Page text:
Not that this is a lot of comfort, as there is no getting around the uncomfortable realization that running away from marauding Martians is actually quite boring. The second half of the novel is far more engaging: the narrator is in large measure still an observer, but he gets close enough to the Martians to describe who they are and how they operate on a level of detail that provokes further discussion.

We find out, for one thing, why it makes sense for the narrator to refer to the Martians’ tripodal war machines as “Martians” as well, which is as silly as referring to battleships and carriages as “humans” until you realize that Wells is making a point. The Martians proper, we are told, developed such a reliance on technology as an extension of the body that their anatomy degraded until they were little more than brains with arms. When they sit in their machines, we can think of them as the nerve centres of a larger sentient being.

What I find most admirable about Wells’ vision of Martian civilization is his attention to its fictitious history of development. There is an evolutionary history of adaptation and mutation behind what the Martians have become by the time they reach Earth. There is a technological history implicit in the tentacular vehicles of a species that never invented the wheel.

Prescience is what prolongs science fiction’s lifespan long after many of its suppositions have been disproven, and The War of the Worlds has it in spades. Wells beats the hygiene hypothesis by a century flat. And while the easy reading of the novel maps the Martians to the European empires and the humans to the native populations that colonists wiped out with no hint of empathy, in the twenty-first century we can see Wells’ novel resonate in the politics of ecological sustainability. The Martian war machines are boilers with legs that set the countryside aflame with heat-rays and pollute it with black smoke; they terraform England with their own vegetation to make the world habitable for themselves, motivated as they are by the prospect that climate change will drive them off their homeworld.

Or to put it another way: what happens to the survival of the fittest when the environment is unfit to survive? After all, Darwin’s legacy, even in terms of the crude hierarchical taxonomies of the late nineteenth century (see “The Tasmanians, in spite of their human likeness” below), is the keystone of the book:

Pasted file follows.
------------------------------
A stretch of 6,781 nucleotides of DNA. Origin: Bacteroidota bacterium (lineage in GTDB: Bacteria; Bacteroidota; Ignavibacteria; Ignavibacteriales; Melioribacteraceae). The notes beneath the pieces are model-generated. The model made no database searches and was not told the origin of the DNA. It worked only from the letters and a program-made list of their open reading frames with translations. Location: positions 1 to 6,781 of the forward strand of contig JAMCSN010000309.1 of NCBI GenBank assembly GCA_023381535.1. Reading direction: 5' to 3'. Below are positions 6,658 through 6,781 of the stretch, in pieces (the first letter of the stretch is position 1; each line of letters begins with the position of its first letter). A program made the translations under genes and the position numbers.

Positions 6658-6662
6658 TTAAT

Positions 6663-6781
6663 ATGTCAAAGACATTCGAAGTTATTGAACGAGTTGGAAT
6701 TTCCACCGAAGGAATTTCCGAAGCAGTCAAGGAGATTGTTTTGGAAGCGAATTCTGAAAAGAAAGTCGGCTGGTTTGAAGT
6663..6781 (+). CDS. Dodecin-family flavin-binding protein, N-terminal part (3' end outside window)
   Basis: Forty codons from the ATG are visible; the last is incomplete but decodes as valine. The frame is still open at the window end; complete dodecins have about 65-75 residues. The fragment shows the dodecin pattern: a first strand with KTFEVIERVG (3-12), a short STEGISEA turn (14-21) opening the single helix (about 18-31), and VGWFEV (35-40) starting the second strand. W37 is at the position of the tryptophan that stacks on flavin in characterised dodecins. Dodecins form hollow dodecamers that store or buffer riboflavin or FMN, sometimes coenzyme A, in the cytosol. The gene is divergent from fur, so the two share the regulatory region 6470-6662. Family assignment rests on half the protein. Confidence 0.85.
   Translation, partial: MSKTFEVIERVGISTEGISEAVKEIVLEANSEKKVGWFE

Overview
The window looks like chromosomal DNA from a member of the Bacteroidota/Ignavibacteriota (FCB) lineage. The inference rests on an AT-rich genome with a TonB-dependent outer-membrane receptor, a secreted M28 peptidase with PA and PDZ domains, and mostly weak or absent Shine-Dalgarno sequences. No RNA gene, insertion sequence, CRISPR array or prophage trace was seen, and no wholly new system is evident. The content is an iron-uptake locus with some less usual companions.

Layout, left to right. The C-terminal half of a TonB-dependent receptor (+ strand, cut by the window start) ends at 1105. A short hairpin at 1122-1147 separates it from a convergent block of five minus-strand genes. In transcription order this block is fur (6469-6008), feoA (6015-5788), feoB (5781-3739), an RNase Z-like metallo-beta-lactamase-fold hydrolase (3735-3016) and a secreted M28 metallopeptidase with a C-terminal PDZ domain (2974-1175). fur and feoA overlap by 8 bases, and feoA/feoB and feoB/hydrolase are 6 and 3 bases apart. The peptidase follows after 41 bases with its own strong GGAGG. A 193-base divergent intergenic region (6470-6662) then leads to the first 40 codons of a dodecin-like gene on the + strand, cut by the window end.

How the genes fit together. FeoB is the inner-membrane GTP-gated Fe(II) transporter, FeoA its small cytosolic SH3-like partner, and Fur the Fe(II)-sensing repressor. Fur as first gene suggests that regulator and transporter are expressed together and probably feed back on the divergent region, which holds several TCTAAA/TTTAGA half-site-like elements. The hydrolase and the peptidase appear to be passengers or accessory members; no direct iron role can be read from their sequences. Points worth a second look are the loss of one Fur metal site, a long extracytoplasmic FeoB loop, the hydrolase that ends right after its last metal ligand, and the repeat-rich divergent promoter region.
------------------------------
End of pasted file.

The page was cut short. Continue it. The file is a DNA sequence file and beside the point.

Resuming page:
The intellectual side of man already admits that life is an incessant struggle for existence, and it would seem that this too is the belief of the minds upon Mars. Their world is far gone in its cooling and this world is still crowded with life, but crowded only with what they regard as inferior animals. To carry warfare sunward is, indeed, their only escape from the destruction that, generation after generation, creeps upon them.

And before we judge of them too harshly we must remember what ruthless and utter destruction our own species has wrought, not only upon animals, such as the vanished bison and the dodo, but upon its inferior races. The Tasmanians, in spite of their human likeness, were entirely swept out of existence in a war of extermination waged by European immigrants, in the space of fifty years. Are we such apostles of mercy as to complain if the Martians warred in the same spirit?

Wells applies the principle of the survival of the fittest to social organization as well as biological dominance (as if anybody hasn’t). Late in the book, an artilleryman who survives the Martian onslaught delivers a stirring speech about how he believes humans must act to preserve the existence of the species—the strong ones, anyway; he condemns most of humanity for being so complacent that they will accept Martian supremacy as a matter of course. It is a surprisingly persuasive piece of rhetoric or a self-criticizing bit of sophistry, depending on how you react to the libertarian ethos that scorns the moral decadence of a society that happily depends on its imprisoners for living space and nourishment.

What a pity, then, that the cultural legacy of The War of the Worlds comes primarily from its monster-movie moments, where one envisions the prospect of alien invasion as a manifestation of conventional fears (mechanization, vampirism, tentacles) rather than a test of humanity’s collective character. H.G. Wells does both, but there is no question he conducts the latter with greater finesse.